On October 4, 2019, four CREEES alumni who pursued careers in government and public service returned to the Farm to reflect on the role that the CREEES MA program has played in their professional lives. Michael McFaul (‘86), Martin Ryan (‘01), Paul Stronski (‘97), and Zachary Witlin (‘12) gathered in CREEES’s new home in the renovated Encina Commons complex to talk about their time at Stanford and their career trajectories with current CREEES students, faculty, and community members. In the minutes leading up to the panel, speakers warmly reconnected with their old professors and colleagues
“Coming out of 1992, every Russian program was a Russian program, and CREEES was one of the first programs to pivot away from being just a Russian program...by the time I arrived three years later, there were classes on Ukraine, on Central Asia, the whole gamut.”
- Paul Stronski, '97
Paul Stronski, a senior fellow in Carnegie’s Russia and Eurasia Program. Stronski reflected on the unique breadth of the program, which was one of the first area studies programs to incorporate perspectives outside of Russia: “Coming out of 1992, every Russian program was a Russian program, and CREEES was one of the first programs to pivot away from being just a Russian program...by the time I arrived three years later, there were classes on Ukraine, on Central Asia, the whole gamut.”
Martin Ryan, Deputy Director at the U.S. Army Criminal Investigation Command (CID), discussed how the interdisciplinary nature of the MA degree is crucial in training Foreign Area Officers, cultivating the language skills and cultural knowledge to be area specialists who can advise senior military leadership. Ryan stated that his time in the program represented “the most important point of [his] preparation” to becoming such an officer.
Zach Witlin, a senior analyst at The Eurasia Group and a former Alfa Fellow, discussed how his time at CREEES set him on a path in political risk advising. Witlin emphasized the value of the interdisciplinary nature of the area studies degree, that allowed him to augment his background in political science and policy with a deep knowledge of history, language and literature. Witlin stated that in any internationally-focused career, “relationships are everything, and it is much easier to form a relationship if you have common references in language and culture."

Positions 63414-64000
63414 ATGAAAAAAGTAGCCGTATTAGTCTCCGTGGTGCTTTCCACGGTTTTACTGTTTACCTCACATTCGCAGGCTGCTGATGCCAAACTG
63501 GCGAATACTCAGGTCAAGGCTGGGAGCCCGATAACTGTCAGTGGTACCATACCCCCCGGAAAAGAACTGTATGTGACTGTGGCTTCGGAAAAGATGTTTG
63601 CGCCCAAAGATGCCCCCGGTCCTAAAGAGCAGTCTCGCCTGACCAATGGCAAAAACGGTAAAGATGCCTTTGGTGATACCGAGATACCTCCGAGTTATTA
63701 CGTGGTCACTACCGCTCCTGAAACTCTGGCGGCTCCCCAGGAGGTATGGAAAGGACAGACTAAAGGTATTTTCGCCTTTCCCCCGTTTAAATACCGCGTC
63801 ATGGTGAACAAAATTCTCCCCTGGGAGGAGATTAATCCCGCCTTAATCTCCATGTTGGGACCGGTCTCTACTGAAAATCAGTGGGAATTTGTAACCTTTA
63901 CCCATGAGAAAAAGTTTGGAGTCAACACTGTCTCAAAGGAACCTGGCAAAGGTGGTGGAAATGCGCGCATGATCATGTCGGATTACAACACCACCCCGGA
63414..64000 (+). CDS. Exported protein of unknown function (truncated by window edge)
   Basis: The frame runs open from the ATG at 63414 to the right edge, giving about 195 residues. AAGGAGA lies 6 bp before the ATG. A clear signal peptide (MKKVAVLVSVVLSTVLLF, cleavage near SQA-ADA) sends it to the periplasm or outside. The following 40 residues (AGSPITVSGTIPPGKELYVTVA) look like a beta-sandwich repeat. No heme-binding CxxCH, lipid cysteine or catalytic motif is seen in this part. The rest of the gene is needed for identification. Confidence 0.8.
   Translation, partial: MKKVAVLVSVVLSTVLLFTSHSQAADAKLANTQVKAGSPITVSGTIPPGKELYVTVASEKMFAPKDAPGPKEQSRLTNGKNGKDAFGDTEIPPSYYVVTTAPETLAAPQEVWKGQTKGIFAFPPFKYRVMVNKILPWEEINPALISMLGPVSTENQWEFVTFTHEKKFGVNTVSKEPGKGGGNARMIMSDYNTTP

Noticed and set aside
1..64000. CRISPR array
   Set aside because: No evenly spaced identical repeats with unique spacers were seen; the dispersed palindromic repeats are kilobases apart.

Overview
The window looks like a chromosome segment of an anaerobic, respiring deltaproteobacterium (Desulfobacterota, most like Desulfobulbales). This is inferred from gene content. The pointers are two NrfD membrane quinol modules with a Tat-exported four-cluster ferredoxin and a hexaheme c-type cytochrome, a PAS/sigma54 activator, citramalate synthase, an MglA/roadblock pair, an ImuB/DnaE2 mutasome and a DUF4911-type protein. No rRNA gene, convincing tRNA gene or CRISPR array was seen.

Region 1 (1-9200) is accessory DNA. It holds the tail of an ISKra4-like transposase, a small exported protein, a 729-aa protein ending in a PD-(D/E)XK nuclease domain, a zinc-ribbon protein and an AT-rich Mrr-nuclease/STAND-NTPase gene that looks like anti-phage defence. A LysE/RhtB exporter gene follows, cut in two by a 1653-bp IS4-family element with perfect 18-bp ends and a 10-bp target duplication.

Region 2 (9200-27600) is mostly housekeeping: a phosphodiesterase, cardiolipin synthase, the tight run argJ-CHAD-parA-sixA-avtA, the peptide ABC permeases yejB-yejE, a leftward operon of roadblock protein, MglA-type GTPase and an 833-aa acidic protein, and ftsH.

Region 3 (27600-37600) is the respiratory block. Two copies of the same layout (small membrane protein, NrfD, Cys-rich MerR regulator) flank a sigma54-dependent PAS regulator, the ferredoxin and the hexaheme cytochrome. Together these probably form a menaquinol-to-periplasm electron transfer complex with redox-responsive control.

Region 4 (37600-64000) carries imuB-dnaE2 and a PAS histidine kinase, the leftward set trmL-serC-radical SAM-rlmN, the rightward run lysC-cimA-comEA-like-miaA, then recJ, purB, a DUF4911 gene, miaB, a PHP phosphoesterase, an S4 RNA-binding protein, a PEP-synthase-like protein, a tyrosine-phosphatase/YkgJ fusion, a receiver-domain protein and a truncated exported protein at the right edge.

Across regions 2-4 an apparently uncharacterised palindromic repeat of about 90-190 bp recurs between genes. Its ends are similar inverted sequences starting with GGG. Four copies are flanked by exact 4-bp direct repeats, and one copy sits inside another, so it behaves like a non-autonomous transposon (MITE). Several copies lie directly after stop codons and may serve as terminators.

“Without question, if you are interested in government work, two things really matter: history and foreign languages…expert knowledge of a region is invaluable.”
- Michael McFaul, '86
Former Ambassador to Russia and current Professor of Political Science and Director of the Freeman Spogli Institute for International Studies at Stanford, Michael McFaul (MA ‘86) echoed the sentiments of the other panelists and framed his time at CREEES as essential for his career in public service and academia. McFaul asserted, “Without question, if you are interested in government work, two things really matter: history and foreign languages…expert knowledge of a region is invaluable.”
The importance of area studies programs and the knowledge and language skills they cultivate for careers in public service came through strongly in the session. The panel not only allowed participants to reflect upon and share their memories of their time at CREEES, but it also offered current students the opportunity to connect with CREEES-niki who have taken paths they themselves are embarking upon.
On the occasion of our 50th anniversary, we asked alumni to reflect on their time at CREEES and the impact it has had on their lives since. In their responses, our alumni shared fond memories of faculty, stories of the area studies community, travel tales, family updates, and developments in their professional lives. Visit the Alumni Perspectives page to read more.